Sundowning, which the Alzheimer’s Association defines as “increases in behavioral problems that begin at dusk and last into the night,” can present major challenges for caregivers.
The syndrome, which affects up to 20 percent of people with Alzheimer’s, manifests itself in behaviors, including agitation, pacing, paranoia, and wandering.
Fortunately, there are effective methods of managing sundowning symptoms. Below are 13 suggestions:
1. Keep your home well-lit. Shadows and darkness could contribute to fear and confusion experienced by your loved one.
2. Try to maintain a quiet environment. Turn off the TV and radio, and save the use of machines (lawn mowers, blenders, etc.) for other times. Noise can increase agitation and distraction.
3. Encourage better-quality rest. Limit your loved one’s caffeine intake to the morning and create an inviting sleep environment.
4. Schedule more demanding activities, such as medical appointments and visits from guests, in the morning. Seniors with Alzheimer’s tend to be more lucid and energetic in the morning.
5. Simplify your language. For example, break down complicated directions into brief, concise steps that are easier for your loved one to follow.
6. Allow pacing. If there’s not much room, clear some space, and make sure the environment is secure. Consider focusing your loved one’s energy on something purposeful like setting the table or sweeping. You may also want to consider accompanying your loved one on a walk.
7. Avoid serving heavy meals late in the day. It’s best for your loved one to eat a large lunch and a light dinner. Also ensure that your loved one does not consume too much sugar or alcohol.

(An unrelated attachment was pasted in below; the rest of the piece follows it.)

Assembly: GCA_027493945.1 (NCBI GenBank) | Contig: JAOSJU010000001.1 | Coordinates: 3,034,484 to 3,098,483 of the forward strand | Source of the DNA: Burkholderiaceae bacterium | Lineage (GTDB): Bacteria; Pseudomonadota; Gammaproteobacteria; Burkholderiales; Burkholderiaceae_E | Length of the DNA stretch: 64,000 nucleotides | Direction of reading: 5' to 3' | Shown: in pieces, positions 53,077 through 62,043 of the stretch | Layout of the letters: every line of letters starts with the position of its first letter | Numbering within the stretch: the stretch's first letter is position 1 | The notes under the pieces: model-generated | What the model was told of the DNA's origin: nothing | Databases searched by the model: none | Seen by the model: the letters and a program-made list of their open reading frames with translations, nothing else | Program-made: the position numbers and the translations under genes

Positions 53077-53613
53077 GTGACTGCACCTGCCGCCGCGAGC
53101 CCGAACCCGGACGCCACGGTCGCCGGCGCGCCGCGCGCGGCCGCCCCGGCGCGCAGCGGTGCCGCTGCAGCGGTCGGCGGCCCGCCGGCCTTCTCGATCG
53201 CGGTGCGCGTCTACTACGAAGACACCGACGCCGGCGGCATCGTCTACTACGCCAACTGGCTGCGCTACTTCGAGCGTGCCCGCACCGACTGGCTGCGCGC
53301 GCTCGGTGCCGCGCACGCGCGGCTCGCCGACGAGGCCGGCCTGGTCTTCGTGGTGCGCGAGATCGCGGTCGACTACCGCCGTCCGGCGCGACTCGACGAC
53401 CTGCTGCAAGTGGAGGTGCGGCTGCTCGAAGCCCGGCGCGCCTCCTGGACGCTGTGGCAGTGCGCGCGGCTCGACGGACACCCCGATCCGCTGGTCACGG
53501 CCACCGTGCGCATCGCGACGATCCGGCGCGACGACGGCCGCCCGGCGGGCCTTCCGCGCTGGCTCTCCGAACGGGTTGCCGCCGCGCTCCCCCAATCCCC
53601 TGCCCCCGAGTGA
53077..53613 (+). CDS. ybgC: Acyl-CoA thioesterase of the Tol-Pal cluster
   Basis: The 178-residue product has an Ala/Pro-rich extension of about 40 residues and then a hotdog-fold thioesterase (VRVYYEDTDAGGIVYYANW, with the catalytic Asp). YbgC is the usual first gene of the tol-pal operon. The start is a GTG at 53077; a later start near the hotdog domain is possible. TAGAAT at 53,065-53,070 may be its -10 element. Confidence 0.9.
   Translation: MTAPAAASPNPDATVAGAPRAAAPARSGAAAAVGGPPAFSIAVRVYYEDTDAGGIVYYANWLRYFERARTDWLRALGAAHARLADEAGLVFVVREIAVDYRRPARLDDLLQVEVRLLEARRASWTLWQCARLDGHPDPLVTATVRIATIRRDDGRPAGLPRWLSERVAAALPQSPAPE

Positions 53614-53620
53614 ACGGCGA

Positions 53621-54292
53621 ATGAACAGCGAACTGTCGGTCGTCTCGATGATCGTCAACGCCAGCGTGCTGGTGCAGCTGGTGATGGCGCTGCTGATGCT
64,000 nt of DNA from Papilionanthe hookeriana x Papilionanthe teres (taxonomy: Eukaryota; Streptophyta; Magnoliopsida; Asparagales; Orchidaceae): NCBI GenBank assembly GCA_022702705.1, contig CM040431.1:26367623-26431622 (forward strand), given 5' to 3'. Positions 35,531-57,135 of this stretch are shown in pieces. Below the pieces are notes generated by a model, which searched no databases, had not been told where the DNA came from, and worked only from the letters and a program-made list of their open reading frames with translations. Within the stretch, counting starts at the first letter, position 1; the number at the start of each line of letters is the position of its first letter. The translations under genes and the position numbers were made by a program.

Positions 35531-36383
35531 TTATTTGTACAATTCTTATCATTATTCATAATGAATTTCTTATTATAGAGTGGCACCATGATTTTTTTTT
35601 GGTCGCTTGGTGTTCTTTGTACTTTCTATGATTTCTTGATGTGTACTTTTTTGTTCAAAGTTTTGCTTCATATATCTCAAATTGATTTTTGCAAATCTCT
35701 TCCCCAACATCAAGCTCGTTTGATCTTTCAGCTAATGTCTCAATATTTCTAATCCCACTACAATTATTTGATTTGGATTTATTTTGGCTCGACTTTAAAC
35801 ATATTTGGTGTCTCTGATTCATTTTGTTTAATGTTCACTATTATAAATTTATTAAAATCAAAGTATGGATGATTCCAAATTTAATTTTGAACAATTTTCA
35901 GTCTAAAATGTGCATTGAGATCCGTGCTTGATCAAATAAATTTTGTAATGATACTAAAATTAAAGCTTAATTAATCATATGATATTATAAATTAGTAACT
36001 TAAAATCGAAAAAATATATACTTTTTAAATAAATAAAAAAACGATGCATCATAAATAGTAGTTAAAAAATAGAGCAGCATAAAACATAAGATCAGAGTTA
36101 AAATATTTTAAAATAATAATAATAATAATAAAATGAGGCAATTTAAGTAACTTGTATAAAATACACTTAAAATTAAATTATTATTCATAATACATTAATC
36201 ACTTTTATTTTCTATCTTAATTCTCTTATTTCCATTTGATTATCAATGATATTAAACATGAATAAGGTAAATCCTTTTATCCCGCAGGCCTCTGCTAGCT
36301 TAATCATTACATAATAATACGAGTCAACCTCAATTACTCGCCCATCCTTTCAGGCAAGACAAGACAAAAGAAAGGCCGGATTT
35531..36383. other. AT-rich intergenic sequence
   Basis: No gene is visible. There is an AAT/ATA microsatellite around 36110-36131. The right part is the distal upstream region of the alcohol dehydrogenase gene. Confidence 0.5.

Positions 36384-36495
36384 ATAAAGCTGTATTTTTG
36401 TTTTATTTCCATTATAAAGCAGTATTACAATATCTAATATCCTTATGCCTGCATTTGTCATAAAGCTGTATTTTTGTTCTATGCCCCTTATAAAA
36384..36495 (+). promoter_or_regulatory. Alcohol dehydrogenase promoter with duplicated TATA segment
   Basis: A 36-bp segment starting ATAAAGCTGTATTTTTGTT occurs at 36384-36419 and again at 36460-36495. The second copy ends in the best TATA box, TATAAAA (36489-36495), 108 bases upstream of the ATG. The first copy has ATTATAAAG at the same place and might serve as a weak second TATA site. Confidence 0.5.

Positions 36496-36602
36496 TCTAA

8. Respond to aggressive behavior in a methodical and calm fashion. Do not try to restrain your loved one or argue with him or her.
9. Try to reduce your own stress so that your loved one does not sense your stress and react accordingly.
10. Stick to a routine. Seniors with dementia take comfort in patterns and regularity.
11. Encourage exercise, especially in the mornings, to reduce agitation and improve sleep.
12. Pay attention to the behaviors that your loved one demonstrates. Note their frequency and timing, and advise your loved one’s doctors accordingly. The doctors may be able to suggest additional steps you can take to manage sundowning symptoms, as well as adjust medication dosages that might affect the symptoms.
13. Take some safety measures. Equip your loved one with an identification bracelet and lock doors and gates to prevent wandering. Alternatively, you can put up large “Stop” and “Do Not Enter” signs on doors and gates.
If your loved one’s sundowning symptoms become unmanageable, speak to a medical professional to discuss additional options. You may also wish to consider assisted living or day care.